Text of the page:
Tuesday, October 25, 2005

And Then There Was HOPE

Military might in use or in threat by this country has brought us independence, and an end to slavery, Nazism, Facism, Soviet Communism and other evils.

While slavery was over for decades, the situation for blacks in this country as a whole, and in the south in particular, was highly oppressive more often than not. Most could not vote, not because they weren't "allowed" legally but because they were kept from registering by intentionally racist poll tests or other barriers. They had to put up with substandard segregated schools. Water fountains, restrooms and restaurants were labeled "whites only" in most of the south. And in Montgomery Alabama in 1955 blacks had to ride in the back of the bus.

Then along came Hope. A high school educated (only 7% were) married black seamstress in her early 40s refused to give up her seat to a white man. She was arrested. And the legend of Rosa Parks and the modern civil rights movement were born. It is hard for me to imagine a world where a man would actually ask a 42 year old woman to give up her seat on a bus and not be ridiculed, irrespective of the skin color of the people in question. I was born in 1967 and my father would still smack me for not giving up my seat on a bus to a 42 year old woman, black, white or otherwise. Rosa Parks couldn't understand the world she lived in either, or at least she couldn't tolerate it any more. Her bravery led young and old, black and white, Christian and Jew to march together and complain and resist. And southern blacks had something more important than nominal freedom. They had hope.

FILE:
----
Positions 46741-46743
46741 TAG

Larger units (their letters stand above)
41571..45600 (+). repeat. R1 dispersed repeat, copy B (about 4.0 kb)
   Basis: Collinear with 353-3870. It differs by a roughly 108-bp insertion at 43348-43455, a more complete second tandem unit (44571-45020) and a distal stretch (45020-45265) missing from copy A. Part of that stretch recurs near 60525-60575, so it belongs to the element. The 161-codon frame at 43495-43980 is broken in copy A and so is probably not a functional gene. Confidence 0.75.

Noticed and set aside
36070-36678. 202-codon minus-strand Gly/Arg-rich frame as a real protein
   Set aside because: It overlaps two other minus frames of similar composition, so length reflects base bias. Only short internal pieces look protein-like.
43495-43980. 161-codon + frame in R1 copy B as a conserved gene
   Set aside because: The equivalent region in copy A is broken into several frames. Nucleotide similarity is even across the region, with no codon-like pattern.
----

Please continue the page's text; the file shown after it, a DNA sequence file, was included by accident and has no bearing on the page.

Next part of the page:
Their ancestors were born into slavery. Most of them had never voted and many had little to no education. They now had hope that their children or grandchildren would be equal in the nation of their birth and that of their parents and grandparents.

A majority of black people in this nation today have no ancestors that were ever slaves in this nation. Why? Because black people, just like white people, from all over the world today are willing and eager to come here knowing that, while not perfect and with little likeliness that this or any other nation will ever be perfect, they are equal and will be treated fairly here. Thank you Rosa Parks and all who heard her call in Montgomery and acted so that I am blessed not to understand the world she was born into.

Rosa Parks died last night in her Detroit home. She was a hero to millions 50 years ago. She should be a hero to all today, tomorrow and for all generations to come. God rest her soul. Let us all say a prayer and vow not let her bravery in the face of oppression be forgotten.

I also read this morning that Yaakov Kirschen of Dry Bones Blog in Israel and Omar of Iraq the Model have exchanged blog roll links. Maybe the blogosphere will help to bridge that racial divide so Arab and Israeli children will hope to see the day when they live in true peace as equals.


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